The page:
March 18, 1890

Etching of BIRD (HMCo. #407) published in Yachts and Yachtsmen of America, 1894; image courtesy the HCR

On this day 131 years ago, a contract for the catboat BIRD (HMCo. #407) was signed with William Peet Jr. BIRD was a 19′ LOA racing catboat. If this etching can be believed, her extreme rig is almost reminiscent of the oyster bed patrolling and racing sandbaggers that were popular further south along the New York and New Jersey coastlines at that time. The boom and bowsprit both appear to be a bit of an exaggeration in this etching when compared with the original sail plan… but a significantly larger sail plan with construction instructions – possibly intended for a loft closer to BIRD’s homeport – was drawn up in 1892. According to L. Francis, BIRD was one of the first HMCo.-built boats to be shipped west of the Mississippi; she raced and sailed on Lake Minnetonka, Minnesota and was reported destroyed in a storm ca. 1944.


March 18, 1919

In a stark reminder of our present circumstances, the Bristol Phoenix reports that employee Thomas J. Edmonds has died of the flu “in his 33rd year,” leaving a family behind that included a 4 month old son. Like the the rest of the State, country, and world, HMCo. did not escape the ravages of the last worldwide pandemic which lasted from roughly 1918 to 1920. We have previously written about the effects of WWI and the 1918 flu pandemic on HMCo. and the local community in Bristol; click here to read that “From the Vault” post on the topic by Curator Emeritus John Palmieri.


March 18, 1937

Cabin arrangement for the Fishers Island 31 class; courtesy the MIT Museum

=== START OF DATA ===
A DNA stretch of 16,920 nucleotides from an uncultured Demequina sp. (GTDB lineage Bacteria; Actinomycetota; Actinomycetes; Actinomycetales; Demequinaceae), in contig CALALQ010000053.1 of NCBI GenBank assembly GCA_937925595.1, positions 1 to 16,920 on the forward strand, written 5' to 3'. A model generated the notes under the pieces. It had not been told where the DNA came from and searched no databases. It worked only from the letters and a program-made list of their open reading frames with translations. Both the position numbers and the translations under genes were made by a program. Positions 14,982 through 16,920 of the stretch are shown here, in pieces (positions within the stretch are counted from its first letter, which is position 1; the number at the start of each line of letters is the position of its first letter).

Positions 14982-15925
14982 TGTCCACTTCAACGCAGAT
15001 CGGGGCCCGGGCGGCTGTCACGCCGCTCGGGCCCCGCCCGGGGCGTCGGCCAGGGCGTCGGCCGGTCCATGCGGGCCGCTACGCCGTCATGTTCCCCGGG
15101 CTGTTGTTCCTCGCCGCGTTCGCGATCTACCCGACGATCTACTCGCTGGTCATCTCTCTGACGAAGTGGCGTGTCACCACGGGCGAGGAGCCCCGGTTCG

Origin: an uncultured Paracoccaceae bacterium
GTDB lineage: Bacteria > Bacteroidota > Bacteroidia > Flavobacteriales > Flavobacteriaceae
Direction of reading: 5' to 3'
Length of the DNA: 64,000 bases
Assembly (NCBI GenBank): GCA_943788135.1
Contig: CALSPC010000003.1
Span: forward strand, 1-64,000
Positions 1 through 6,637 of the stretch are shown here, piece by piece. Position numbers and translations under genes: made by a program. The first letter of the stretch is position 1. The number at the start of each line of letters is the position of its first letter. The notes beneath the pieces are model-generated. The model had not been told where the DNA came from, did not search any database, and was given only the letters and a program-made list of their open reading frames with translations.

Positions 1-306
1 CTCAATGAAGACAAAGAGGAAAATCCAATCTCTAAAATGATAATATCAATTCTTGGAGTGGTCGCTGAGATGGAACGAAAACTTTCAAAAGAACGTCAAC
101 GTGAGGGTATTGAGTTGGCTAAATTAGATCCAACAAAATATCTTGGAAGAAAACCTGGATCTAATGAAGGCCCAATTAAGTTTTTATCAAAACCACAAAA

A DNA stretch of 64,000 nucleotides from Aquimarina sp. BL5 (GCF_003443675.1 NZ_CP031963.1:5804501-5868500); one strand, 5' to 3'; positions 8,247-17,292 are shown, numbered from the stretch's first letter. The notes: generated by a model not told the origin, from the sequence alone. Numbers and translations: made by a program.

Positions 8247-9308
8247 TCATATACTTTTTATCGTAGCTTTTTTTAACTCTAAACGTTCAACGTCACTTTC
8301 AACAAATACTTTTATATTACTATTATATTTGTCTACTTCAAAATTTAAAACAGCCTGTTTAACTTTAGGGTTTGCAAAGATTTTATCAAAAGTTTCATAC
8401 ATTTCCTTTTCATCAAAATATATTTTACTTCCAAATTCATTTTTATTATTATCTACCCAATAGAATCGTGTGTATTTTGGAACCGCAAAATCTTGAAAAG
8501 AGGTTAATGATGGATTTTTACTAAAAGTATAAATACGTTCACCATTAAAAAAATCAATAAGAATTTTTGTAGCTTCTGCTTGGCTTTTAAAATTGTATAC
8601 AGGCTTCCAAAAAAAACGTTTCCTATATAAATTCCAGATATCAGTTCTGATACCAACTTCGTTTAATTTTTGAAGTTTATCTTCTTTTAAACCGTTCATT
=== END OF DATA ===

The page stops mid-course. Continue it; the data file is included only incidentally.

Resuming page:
On this day 94 years ago HMCo. received the order to build KESTREL (HMCo. #1061), the fifth of fourteen Fishers Island 31s. The Fishers Island 31 was A. Sidney Herreshoff’s slightly larger take on his father’s pre-WWI Newport 29 class. Only four of the original Newport 29 designs were built: three between 1913 – 1914, and one last straggler in 1926 (PADDY, HMCo. #999). The very first Fishers Island 31 – CHANCE, HMCo. #1059 – was launched the following year, 1927. The Newport 29s in turn were a scaled up version of N.G.H.’s personal boat, ALERION III (HMCo. #718), now in the Watercraft Collection at the Mystic Seaport Museum, and her near sister SADIE (HMCo. #732), now a part of the HMM collection. The ALERION – Fishers Island 31 – Newport 29 family of boats also bears some resemblance to two other iconic Herreshoff models: the 12 1/2 and Fish classes, based on Captain Nat’s October 1914 model, and the Buzzards Bay 25 model of April 1914. In a 1980 WoodenBoat article, Maynard Bray described the changes made to the Newport 29 in order to develop the Fishers Island 31s as follows: “It is likely that the new profile (longer ends, deeper keel, more raking sternpost, straighter sheer) and deck line to match were established by means of a scale drawing. However, the fairing of the lines to these new end points, according to Sidney Herreshoff, was done right on the mold loft floor – full size. Sidney was a most modest man, reluctant to take complete credit for much of what he did, but he did admit (on a taped interview) that his father was in Florida for the winter while this work was going on and that he, Sidney, was in charge of executing the needed changes. I’d say he did well!” Not only do the Fishers Island 31s have an impressive lineage, but they continue to be well loved: nine of the original 14 can still be accounted for today, including TORCH (ex SAVAGE, HMCo. #1153) which is also on display in the Hall of Boats at HMM.